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Get What You Want

August 14, 2014

???????????????????????Have you noticed how some people get what they want when working with others and others seem to consistently hit a buzz saw? Driving on the tasks and goals without trust is a short-sided strategy that displays low skills and creates much greater stress for everyone involved. To get what you want, try a different approach. Here is a first step.

When you’re beginning any kind of negotiation or working relationship, building trust early is important: it makes the work of aligning both interests easier (and makes the person across the table more likely to honor their commitments). You can establish trust by creating a sense of similarity between the two of you — feeling alike is one of the mind’s basic mechanisms for determining loyalty. So the next time you’re negotiating or starting a new work project, find and emphasize something — anything — that will help your counterpart notice the link between you two. Do you root for the same sports team? Did you have similar first jobs? Are you both juggling work and a family? That sense of affiliation makes both of you more willing to cooperate and find a solution that works for everyone.

Building trust is obviously much more complicated and requires more from you. Communication skills in today’s highly cross-functional work environment are more critical than ever (and it has been the number one issue in most organizations for decades). The Nielson Group has worked with many multinational organizations, mid-cap and family owned companies and teams as large as 100 and as small as 5. We’ve perfected the right content and development strategy to give your organization what it needs most – a system for talking with each other that leads to achievement of organizational goals, increased job satisfaction and higher retention. This isn’t hype.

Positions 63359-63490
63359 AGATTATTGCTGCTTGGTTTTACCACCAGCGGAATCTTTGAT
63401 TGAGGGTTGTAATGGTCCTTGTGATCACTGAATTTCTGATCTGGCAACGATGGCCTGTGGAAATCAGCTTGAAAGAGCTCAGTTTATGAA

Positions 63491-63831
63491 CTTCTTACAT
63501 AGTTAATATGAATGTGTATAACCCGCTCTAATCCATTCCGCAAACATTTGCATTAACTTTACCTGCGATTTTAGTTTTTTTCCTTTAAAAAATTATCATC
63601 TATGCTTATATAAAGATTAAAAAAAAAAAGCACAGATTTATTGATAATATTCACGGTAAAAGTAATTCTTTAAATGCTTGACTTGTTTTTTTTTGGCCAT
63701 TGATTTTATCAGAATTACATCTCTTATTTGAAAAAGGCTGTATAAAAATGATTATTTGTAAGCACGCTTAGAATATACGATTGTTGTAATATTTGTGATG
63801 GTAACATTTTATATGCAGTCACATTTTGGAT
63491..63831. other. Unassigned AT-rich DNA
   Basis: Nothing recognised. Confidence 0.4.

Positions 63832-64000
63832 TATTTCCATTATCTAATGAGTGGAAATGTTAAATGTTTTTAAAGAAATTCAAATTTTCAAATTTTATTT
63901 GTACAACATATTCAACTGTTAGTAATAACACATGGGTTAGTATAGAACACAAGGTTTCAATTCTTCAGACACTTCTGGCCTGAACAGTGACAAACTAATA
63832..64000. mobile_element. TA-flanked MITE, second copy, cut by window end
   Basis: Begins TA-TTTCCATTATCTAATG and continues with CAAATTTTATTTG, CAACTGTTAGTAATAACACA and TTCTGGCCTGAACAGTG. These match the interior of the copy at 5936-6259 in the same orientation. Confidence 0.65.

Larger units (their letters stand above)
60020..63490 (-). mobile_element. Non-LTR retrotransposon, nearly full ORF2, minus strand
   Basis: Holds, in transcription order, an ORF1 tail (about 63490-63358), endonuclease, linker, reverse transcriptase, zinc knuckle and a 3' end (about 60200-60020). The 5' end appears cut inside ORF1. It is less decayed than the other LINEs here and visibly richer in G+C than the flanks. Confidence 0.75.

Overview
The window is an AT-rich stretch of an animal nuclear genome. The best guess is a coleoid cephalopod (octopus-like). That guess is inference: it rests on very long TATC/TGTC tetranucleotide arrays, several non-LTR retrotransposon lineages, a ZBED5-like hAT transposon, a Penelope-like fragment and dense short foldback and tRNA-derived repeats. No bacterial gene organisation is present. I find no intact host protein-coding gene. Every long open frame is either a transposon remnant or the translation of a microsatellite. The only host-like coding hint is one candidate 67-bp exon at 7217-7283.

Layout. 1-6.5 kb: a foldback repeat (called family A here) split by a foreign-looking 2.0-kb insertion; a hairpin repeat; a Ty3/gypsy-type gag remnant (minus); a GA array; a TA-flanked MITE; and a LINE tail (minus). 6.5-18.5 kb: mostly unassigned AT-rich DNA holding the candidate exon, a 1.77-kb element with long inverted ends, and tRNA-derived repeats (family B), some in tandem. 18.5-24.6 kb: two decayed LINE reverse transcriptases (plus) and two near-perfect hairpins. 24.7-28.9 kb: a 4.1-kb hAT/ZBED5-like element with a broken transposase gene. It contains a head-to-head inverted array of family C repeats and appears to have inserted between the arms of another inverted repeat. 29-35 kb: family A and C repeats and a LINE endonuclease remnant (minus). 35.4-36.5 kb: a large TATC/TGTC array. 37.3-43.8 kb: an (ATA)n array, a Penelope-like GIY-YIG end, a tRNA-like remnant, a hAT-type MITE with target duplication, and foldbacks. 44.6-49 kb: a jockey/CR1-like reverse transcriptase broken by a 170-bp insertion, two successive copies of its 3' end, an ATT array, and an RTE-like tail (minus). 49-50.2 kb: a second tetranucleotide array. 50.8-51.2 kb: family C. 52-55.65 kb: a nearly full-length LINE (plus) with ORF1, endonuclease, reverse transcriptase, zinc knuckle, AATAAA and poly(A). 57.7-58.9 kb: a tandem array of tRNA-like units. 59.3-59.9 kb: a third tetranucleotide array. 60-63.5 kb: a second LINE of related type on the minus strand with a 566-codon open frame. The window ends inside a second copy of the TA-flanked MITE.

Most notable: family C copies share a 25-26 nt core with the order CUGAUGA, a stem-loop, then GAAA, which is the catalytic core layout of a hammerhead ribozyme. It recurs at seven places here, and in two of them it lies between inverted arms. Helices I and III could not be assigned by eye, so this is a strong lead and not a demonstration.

Case in point: A quality engineer in a medical device company had constantly found projects ripe with conflict. R&D project timelines were aggressive  but reasonable. Quality was seen as the enemy to forward movement. After completing our communication skills program with this engineer along with a group of other professionals (engineers and non-engineers, managers and non-managers) across the business unit, this engineer reported immediate changes in the team dynamic, optimism, more responsiveness to the needs of the projects and consistent on-time completion of project milestones. This engineer was already sharp and successful and valued in the company – he was respected by his peers prior to the development program. And he was open to learning as was everyone in the group. What was interesting was his reaction to his success. When he saw the changes happening in such a profound way, he talked about it with his SVP – three levels above him. More recently, he reported the changes in relationships was not temporary. New projects are going much more smoothly. Timelines are being hit much more consistently. Conflict has practically been eradicated. There is a much great team feeling in the culture. And here is the kicker: I could have picked any one of the participants of the program and shared their specific story and success.

If your organization misses deadlines, seems to be implementing change too slowly, has too much conflict, and/or experiences unwanted turnover, it doesn’t have to be that way. It starts at the top. The leadership must understand and value this kind of development. From our experience, changing the culture involves changing the skills of the people in the organization. The Nielson Group offers a development portfolio that includes building lasting trust, communication skills and change management.

Want to learn more, call Carl Nielson, principal, at 972.346.2892 or complete the inquiry form below:

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